We are starting a new series of visits to small – mostly unknown – Museums, art galleries, exhibitions and workshops. Let’s meet:
Little Hidden Gems in Athens
Spyros Vassiliou (1903-1985) was a Greek painter, printmaker, illustrator, and stage designer. He became widely recognized for his work starting in the 1930s, when he received the Benaki Prize from the Athens Academy. The recipient of a Guggenheim Prize for Greece (in 1960), Spyros Vassiliou’s works have been exhibited in galleries throughout Europe, in the United States, and Canada.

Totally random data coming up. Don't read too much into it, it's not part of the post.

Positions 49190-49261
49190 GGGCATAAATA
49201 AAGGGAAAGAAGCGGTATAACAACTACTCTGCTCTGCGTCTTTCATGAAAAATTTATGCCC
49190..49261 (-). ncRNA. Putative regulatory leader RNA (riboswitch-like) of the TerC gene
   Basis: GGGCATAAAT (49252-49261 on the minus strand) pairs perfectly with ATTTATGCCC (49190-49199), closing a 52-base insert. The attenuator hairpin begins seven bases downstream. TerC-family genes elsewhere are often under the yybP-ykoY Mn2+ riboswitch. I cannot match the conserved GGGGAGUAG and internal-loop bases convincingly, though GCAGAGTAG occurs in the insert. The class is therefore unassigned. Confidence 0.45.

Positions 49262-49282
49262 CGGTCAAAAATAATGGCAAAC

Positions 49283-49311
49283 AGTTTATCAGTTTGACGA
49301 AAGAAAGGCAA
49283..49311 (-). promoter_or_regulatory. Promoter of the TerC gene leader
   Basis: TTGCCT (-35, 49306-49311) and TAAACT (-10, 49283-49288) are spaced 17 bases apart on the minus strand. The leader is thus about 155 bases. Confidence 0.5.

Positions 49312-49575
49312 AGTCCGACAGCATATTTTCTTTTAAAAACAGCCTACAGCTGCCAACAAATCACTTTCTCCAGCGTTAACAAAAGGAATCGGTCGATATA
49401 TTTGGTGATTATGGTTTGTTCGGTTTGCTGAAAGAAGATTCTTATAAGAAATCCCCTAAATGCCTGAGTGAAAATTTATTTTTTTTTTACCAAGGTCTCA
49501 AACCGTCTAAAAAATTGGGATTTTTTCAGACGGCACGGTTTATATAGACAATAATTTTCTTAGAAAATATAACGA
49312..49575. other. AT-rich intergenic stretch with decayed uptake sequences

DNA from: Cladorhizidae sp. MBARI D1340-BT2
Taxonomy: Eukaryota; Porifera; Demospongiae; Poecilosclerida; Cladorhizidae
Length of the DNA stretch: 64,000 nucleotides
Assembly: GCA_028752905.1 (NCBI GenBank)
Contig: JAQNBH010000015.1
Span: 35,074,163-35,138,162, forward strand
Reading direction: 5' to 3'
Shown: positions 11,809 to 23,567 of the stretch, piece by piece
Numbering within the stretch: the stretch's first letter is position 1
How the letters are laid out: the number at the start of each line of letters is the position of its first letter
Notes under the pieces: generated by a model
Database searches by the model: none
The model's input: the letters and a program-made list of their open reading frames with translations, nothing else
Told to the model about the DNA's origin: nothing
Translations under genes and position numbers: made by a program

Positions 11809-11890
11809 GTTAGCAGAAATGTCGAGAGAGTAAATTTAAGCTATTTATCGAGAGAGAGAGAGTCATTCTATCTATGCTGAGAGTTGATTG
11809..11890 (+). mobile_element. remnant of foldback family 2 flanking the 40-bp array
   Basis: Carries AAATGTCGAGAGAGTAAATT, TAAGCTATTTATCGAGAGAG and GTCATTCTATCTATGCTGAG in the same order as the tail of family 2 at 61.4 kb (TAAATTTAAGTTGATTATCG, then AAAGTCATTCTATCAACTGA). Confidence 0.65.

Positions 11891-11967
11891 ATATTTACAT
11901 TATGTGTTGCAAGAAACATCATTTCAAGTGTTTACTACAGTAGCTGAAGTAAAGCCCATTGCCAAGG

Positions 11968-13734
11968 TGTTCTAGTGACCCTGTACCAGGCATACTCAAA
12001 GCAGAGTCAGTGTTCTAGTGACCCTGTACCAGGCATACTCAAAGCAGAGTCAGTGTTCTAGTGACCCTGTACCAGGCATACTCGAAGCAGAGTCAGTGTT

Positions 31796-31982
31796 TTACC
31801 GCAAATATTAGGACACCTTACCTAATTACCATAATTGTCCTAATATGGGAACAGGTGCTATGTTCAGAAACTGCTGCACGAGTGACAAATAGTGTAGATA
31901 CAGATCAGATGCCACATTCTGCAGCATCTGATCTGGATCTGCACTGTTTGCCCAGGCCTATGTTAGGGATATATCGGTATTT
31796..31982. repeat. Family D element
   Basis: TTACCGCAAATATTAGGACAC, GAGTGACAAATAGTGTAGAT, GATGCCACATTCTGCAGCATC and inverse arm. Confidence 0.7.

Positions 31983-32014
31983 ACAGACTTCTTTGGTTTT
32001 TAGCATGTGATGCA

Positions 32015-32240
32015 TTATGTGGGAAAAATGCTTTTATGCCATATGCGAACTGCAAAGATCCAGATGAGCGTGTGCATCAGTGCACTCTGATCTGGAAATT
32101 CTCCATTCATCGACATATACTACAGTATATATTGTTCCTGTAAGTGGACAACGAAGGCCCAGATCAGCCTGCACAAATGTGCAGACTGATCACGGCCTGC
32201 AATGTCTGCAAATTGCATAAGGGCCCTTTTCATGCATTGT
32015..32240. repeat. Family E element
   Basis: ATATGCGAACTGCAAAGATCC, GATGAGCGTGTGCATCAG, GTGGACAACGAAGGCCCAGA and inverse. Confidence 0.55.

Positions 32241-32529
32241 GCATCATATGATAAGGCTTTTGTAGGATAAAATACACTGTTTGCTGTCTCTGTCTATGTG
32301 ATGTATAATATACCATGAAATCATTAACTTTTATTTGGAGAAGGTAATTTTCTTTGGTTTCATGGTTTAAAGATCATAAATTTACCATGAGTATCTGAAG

Spyros Vassiliou became recognized as a painter of the transformation of the modern urban environment, depicting with an unwavering eye the sprawl of urban development that surrounded his home in Athens, under the walls of the Parthenon. His artistic identity combined monochrome backgrounds and the unorthodox positioning of objects. He paid homage to the Byzantine icon by floating symbols of everyday Greek life on washes of gold or sea-blue color, very much like the religious symbols that float on gold in religious art. With oils and watercolours he painted natural and urban space, portraits, still-life, and scenes of daily living, combining selective elements of cubism and impressionism. A member of an important community of Greek artists in the mid-20th century, Vassiliou was known as one of the first Greek pop-art painters.